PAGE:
Ana Božičević is the Lambda Award-winning author of the hilarious, yet complicated collection Joy of Missing Out. Feminist Press awarded Božičević with a 40 Under 40: The Future of Feminism award, and she has received the PEN American Center/NYSCA grant for translation.
Hailing from Chicago, Illinois, Dr. Eve L. Ewing has been published in The New Yorker, The New York Times, and The Atlantic in addition to other prominent publications. Dr. Ewing’s debut poetry collection Electric Arches was named one of 2017’s best books by NPR and the Chicago Tribune. In addition to writing poetry, Dr. Ewing writes the Marvel Comics series Ironheart. In 2018, she received accolades including the Courage Award, Alex Award, and Norma Farber First Book Award, and she currently holds the position of professor at the University of Chicago School.
Emily Jungmin Yoon’s various accolades include receiving awards and fellowships such as Ploughshares' Emerging Writer’s Contest, AWP’s WC&C Scholarship Competition, Ruth Lilly and Dorothy Sargent Rosenberg Fellowship from the Poetry Foundation. Her 2017 debut collection Ordinary Misfortunes, which examines the Japanese and American occupations of Korea, was selected by Maggie Smith for the Sunken Garden Chapbook Prize. Yoon is currently pursuing a Ph.D. from the Department of East Asian Languages and Civilizations at the University of Chicago and serves as Poetry Editor for The Margins online literary magazine.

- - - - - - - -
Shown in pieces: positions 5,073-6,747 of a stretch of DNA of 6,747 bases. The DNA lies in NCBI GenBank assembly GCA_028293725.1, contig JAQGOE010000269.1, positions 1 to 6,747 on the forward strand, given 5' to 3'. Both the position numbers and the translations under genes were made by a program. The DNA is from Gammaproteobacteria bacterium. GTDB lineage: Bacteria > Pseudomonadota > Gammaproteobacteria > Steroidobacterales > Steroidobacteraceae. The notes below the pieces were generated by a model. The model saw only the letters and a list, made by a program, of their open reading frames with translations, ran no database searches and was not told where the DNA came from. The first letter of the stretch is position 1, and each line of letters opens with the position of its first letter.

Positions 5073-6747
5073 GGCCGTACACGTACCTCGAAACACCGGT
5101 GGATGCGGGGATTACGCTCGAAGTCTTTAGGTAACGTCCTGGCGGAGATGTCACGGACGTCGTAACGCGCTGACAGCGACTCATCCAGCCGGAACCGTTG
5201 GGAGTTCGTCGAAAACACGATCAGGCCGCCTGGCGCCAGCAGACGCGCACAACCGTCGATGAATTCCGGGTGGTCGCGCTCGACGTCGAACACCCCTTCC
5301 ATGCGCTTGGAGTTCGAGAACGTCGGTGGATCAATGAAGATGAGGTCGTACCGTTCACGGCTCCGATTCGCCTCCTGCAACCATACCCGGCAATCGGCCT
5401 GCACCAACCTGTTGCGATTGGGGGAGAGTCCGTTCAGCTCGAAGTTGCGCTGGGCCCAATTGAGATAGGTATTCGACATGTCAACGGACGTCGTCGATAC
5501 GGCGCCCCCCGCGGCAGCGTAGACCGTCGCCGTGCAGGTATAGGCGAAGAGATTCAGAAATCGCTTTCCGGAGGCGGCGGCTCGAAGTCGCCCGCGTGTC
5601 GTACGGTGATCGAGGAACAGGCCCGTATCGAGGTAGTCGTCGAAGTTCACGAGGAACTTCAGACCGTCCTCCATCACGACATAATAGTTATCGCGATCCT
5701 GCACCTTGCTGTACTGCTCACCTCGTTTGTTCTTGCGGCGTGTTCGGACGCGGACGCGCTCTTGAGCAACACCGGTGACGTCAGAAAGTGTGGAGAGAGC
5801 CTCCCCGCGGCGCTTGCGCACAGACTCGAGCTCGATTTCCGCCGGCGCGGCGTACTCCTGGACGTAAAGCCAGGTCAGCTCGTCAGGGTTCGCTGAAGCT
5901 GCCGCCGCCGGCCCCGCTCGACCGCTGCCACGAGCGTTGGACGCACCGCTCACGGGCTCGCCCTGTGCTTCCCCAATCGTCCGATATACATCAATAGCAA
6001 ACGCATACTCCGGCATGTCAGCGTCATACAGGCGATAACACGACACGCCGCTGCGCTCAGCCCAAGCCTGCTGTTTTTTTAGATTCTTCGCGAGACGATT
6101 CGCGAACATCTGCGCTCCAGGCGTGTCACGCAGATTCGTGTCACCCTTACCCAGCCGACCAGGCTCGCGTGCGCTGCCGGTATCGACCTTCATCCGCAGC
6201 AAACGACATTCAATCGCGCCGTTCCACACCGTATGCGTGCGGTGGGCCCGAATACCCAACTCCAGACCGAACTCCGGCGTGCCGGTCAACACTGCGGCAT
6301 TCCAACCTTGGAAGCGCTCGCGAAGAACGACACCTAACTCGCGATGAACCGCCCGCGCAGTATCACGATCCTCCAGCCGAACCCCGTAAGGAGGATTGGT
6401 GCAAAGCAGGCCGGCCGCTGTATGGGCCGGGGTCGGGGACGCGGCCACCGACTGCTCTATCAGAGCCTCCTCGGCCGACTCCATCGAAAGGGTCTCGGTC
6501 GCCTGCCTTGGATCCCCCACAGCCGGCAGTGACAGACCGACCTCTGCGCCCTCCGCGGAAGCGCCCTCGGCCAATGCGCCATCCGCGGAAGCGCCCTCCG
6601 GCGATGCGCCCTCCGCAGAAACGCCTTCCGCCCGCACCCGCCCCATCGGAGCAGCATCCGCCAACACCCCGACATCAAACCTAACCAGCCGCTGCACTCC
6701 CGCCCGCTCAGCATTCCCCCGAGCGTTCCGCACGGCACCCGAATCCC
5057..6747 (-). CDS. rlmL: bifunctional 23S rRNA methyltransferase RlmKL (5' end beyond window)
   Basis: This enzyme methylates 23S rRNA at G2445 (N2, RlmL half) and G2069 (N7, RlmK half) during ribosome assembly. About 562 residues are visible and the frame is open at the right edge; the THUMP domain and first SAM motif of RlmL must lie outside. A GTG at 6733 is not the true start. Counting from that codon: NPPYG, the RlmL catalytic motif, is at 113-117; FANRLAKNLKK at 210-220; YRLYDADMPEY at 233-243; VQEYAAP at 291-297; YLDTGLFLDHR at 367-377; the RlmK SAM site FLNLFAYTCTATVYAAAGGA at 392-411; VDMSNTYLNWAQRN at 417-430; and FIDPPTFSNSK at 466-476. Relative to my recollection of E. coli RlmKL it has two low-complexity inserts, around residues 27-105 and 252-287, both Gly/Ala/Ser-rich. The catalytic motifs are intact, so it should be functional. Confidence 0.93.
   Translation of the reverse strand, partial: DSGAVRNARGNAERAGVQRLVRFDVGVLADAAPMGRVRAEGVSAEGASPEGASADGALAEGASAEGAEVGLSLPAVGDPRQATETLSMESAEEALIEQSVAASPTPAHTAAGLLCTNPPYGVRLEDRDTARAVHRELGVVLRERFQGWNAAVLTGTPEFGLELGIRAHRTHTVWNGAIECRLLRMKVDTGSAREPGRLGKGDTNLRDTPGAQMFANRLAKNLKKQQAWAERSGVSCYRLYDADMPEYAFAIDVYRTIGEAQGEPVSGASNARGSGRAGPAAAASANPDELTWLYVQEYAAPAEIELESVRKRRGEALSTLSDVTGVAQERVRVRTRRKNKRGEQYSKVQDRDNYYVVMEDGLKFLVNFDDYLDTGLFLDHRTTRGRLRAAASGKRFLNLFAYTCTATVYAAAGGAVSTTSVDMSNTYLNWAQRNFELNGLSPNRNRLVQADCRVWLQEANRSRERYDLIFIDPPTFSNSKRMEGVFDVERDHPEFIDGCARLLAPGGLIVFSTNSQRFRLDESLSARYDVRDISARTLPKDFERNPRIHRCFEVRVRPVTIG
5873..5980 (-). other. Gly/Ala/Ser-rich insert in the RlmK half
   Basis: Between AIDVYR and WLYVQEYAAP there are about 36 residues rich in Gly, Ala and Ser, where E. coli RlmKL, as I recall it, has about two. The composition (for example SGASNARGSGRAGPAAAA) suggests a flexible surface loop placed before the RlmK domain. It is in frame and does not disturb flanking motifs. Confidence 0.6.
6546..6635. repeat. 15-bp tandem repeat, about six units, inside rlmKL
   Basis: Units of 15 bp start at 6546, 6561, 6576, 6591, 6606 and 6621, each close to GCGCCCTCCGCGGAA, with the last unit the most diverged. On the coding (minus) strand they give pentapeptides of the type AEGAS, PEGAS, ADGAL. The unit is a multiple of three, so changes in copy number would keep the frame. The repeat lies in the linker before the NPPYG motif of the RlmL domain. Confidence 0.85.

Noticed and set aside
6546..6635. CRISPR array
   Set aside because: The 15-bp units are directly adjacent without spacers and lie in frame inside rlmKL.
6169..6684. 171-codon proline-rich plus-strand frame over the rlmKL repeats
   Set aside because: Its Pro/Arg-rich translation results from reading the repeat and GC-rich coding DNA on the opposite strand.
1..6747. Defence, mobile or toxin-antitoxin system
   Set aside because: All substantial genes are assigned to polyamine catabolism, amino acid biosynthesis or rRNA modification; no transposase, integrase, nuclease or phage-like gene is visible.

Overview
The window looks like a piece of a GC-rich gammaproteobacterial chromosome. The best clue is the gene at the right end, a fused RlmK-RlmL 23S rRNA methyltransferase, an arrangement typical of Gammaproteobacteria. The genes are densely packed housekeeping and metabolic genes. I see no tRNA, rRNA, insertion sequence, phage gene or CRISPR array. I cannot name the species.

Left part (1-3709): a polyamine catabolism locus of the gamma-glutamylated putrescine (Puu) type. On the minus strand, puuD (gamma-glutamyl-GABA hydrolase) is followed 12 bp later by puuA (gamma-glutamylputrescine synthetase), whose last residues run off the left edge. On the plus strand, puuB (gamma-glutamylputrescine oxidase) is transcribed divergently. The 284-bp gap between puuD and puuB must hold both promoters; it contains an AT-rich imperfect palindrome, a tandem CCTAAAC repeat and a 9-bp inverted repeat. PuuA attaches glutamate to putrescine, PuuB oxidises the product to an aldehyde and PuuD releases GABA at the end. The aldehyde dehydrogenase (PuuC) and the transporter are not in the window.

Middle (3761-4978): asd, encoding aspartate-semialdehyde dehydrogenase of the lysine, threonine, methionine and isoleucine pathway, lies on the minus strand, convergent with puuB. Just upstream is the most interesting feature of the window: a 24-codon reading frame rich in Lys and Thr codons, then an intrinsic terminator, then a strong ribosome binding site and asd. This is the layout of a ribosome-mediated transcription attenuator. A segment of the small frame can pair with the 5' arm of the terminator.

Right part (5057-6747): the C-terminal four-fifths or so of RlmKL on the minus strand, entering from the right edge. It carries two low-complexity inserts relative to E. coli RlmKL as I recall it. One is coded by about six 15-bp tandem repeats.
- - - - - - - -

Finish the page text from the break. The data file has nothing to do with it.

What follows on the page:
2018 Whiting Award winner Anne Boyer has written about her battle with a highly aggressive form of breast cancer in her poems and essays. Her 2015 collection Garments Against Women was awarded the Firecracker Awards for Independent Literary Publishing and has been translated into numerous languages. In addition to creating original work, Boyer has translated the work of several Venezuelan poets.
Hettie Jones has authored 23 books, including the Poetry Society of America’s Norma Farber First Book Award-winning poetry collection Drive. Much of her poetry centers around everyday life and offer messages of self-reflection and optimism, earning her the praise from Booklist as being a “potent and fearless” in her work. Jones has chaired the PEN Prison Writing committee and served as founder and editor of Yugen, which published work by fellow Beat writers William Burroughs, Allen Ginsberg, Jack Kerouac. She ran a writing workshop New York State Correctional Facility for Women at Bedford Hills from 1989 until 2002 and is currently a professor at The New School for Public Engagement.